Coal makes Inner Mongolia China’s fastest-growing province. A recent article (also in The Economist) calls the mines “devastation” and a “scar”. Yes. We saw those scars, still small vs. the vastness. But in a pristine ecosystem, their impact bleeds widely outward — in polluted air, water table, land. And in another powerful way, it bleeds the people, creating Mongolian powerlessness and anger, quiet and seething, mostly, as Mongolians’ dispossession grows, as land ownership is gradually transferred.

Already Mongolians are only 1/5 of the population, and if your parents choose Chinese school ingfor you (the only route to a non-herding job) you lost your ancestral language: most have.

The too-familiar plight of indigenous people.

Around Xilinghot city — where soldiers amassed last year — and its mines and trucks and railroads, spreads the Xilingole grasslands, the hugest lawn imaginable.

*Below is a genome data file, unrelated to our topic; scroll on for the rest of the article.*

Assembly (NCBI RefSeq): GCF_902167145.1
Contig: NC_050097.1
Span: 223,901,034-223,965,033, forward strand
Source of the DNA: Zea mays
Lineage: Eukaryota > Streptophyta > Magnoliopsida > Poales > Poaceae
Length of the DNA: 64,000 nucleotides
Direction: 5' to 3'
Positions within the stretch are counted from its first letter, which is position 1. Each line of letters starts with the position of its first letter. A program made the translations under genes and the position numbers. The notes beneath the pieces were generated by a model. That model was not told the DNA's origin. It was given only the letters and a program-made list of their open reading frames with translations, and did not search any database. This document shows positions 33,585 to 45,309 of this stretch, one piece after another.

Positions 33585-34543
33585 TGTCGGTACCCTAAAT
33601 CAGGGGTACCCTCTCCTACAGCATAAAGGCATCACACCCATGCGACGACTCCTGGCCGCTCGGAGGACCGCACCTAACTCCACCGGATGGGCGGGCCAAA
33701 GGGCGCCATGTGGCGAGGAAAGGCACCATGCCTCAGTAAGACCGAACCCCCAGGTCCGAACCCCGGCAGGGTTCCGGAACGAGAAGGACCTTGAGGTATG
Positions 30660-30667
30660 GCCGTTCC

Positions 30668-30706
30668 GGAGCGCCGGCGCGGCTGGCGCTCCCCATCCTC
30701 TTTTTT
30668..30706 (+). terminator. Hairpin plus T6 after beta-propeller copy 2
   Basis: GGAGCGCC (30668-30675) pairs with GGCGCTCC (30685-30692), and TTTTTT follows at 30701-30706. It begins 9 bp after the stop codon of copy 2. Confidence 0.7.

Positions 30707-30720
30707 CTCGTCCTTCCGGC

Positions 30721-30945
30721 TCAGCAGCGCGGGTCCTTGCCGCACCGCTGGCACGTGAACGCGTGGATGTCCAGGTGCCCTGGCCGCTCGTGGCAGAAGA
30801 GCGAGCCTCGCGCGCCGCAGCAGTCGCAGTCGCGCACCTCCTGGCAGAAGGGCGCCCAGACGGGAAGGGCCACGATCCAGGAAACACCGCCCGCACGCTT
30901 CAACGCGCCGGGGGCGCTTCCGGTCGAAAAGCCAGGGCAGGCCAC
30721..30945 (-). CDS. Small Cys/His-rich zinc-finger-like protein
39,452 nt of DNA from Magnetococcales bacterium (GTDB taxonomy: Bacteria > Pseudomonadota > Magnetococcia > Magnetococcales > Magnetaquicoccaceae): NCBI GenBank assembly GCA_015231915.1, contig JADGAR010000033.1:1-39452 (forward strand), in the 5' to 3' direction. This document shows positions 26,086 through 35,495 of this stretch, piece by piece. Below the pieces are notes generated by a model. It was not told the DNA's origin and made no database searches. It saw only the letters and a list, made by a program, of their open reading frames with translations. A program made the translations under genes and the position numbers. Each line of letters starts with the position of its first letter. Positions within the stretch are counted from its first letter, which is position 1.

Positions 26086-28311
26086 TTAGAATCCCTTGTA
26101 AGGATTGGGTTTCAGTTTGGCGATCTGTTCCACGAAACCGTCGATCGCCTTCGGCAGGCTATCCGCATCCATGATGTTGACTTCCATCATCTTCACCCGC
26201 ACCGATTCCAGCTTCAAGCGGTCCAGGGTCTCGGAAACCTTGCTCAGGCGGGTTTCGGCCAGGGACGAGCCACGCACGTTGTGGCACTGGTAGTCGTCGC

Our young Mongolian guide’s older sister went to Mongolian schools & couldn’t find a job; he took a degree in translation. Angel of a guy, with an endless supply of friends-of-relatives-of-friends, who put us up in their homes (guest yurts — they say “ger,” like girl without the l, ‘Yurt’ is  Turkish) over 3 days.

It’s majority Mongolian here; tradition survives, meaning hardship: no refrigeration, a diet of meat and the animals’ milk, horse-back herders, old Tibetan temples on the range.

Now 28, he herded as a child, for his grandparents. At 13, alone, fending off wolves by setting clothing fires and banging pots, he learned English from listening to the BBC. Then drastic legal limits on herd sizes (sheep, cows, goats) -per-land-owned were imposed, so the family’s herd was lost, their income plummeted, and finally they lost their land.